Prostate Cancer Symptoms May Not Always Be Obvious
An article from Fox Chase Cancer Center in Philadelphia published Sept. 21st in the U.S. National Library of Medicine MedlinePlus described a list prostate cancer symptoms. Prostate cancer symptoms may be confused with signs of other common but noncancerous disorders, such as benign prostatic hyperplasia. Symptoms of prostate cancer may include: trouble starting to urinate; weak or interrupted flow of urine; urinating more often, particularly during the night; trouble emptying the bladder; pain or burning during urination; bloody urine or semen; painful ejaculation; and/or chronic pain in the back, hips or pelvis. Although about 1 in 7 men will be eventually be diagnosed with prostate cancer in his lifetime, the warning signs of the disease are often vague and may be confused with other conditions.
Prostate cancer is rare in men younger than 40 years old but once they reach 50, the risk increases. Nearly 6 out of 10 men with prostate cancer are older than 65 years old, the Fox Chase specialists said. Black men are more likely than men of other races and ethnicities to be diagnosed with prostate cancer and die from the disease. Black men are also more likely to develop advanced disease and have the condition at a younger age.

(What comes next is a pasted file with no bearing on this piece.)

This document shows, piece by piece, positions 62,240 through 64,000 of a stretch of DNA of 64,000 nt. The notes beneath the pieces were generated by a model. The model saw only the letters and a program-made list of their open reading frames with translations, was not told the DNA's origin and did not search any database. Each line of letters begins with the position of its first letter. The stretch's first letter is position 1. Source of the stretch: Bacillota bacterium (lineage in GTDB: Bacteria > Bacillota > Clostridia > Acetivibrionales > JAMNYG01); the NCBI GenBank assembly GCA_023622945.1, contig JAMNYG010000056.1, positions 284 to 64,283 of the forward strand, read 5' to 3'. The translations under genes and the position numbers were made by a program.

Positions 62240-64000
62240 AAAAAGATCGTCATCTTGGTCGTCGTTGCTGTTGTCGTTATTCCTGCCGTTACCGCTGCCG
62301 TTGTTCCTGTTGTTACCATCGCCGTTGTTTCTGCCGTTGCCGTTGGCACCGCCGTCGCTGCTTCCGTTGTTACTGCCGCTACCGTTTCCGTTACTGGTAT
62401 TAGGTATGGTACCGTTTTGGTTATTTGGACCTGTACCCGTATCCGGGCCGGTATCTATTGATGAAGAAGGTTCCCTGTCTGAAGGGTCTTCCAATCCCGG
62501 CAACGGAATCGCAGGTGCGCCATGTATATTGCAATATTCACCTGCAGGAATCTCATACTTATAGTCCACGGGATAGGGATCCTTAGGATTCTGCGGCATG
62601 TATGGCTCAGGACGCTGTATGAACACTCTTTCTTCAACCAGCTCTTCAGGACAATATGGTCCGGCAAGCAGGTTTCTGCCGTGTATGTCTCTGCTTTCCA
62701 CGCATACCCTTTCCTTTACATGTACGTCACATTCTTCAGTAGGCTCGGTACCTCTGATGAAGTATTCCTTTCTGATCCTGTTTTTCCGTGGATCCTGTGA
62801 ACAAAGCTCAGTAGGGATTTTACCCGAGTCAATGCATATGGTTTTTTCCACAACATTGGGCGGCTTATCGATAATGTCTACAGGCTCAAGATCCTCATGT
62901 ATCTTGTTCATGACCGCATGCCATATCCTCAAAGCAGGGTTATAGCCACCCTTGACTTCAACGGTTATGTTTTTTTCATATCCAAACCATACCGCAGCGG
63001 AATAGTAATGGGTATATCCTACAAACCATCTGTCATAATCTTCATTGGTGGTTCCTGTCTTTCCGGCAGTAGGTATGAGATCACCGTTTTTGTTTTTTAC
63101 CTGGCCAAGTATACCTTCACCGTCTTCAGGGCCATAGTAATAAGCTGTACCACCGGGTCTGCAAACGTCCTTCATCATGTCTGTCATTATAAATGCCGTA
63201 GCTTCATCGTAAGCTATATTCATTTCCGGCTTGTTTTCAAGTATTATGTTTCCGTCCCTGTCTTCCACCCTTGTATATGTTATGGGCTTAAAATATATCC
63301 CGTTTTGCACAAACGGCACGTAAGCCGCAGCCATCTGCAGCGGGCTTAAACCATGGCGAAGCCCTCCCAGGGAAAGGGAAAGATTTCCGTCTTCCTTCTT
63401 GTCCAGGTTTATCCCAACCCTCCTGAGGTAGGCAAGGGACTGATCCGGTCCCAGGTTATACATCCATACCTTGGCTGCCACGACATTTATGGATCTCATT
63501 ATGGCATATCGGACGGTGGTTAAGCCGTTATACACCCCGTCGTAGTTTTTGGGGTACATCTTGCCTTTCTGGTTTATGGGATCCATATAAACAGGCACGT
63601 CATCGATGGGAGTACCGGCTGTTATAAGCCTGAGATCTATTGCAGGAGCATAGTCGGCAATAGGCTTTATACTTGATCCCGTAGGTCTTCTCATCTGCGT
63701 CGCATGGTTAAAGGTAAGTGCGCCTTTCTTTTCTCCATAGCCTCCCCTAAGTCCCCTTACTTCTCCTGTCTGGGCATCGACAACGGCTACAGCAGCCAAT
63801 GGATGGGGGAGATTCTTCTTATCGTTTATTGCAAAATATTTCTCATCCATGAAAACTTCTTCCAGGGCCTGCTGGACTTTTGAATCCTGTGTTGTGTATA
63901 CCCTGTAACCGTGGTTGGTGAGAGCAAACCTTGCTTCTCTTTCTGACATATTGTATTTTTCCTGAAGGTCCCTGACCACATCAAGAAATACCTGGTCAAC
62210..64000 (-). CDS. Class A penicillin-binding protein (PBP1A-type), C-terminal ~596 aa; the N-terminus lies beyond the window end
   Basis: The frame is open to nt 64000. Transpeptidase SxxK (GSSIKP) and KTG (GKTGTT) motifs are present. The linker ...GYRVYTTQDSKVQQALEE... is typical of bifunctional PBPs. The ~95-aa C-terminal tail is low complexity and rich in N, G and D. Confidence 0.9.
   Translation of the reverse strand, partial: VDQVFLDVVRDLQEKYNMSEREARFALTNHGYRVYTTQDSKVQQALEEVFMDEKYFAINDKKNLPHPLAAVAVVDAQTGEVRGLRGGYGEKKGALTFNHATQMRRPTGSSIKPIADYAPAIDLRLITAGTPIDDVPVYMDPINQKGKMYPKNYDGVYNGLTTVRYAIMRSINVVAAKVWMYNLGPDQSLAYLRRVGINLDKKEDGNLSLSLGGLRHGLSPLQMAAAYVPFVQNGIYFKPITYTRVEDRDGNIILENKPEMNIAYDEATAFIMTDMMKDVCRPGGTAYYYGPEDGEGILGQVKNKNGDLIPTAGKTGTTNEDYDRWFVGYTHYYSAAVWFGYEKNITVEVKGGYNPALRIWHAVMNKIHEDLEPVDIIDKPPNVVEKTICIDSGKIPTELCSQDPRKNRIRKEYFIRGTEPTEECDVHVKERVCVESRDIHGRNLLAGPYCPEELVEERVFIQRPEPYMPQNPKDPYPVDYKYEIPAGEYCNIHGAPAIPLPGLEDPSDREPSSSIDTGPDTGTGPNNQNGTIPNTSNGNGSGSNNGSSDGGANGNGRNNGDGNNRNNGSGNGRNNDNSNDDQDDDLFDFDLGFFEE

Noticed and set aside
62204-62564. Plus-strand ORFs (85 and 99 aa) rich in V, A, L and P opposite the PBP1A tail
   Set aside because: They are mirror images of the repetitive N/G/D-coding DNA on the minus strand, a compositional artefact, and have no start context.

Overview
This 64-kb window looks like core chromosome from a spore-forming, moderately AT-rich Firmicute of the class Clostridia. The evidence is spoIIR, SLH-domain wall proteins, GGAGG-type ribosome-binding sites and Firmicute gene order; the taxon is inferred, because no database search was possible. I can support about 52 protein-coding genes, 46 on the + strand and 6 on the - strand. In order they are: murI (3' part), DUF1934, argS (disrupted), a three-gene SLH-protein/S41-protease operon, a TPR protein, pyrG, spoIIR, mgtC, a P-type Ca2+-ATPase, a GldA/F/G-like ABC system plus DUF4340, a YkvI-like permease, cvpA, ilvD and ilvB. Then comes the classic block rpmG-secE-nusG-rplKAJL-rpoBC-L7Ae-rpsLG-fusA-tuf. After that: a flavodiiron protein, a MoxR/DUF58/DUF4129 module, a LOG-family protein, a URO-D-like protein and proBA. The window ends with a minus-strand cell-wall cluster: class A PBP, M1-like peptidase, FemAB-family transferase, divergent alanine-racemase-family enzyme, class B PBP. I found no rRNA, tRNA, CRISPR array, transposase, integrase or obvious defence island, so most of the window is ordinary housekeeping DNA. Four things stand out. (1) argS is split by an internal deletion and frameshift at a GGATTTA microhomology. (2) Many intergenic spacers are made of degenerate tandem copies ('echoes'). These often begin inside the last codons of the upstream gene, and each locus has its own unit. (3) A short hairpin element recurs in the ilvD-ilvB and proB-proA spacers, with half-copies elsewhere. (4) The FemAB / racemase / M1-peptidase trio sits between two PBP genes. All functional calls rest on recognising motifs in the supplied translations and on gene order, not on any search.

Genetics may also play a role in why some men develop prostate cancer. Men whose father or brother have the disease are more than twice as likely to also be diagnosed. The risk increases if several family members are affected and if these men were diagnosed at a younger age. Men who are 55 and older should discuss their risk factors for prostate cancer with their doctor and determine if screening is right for them.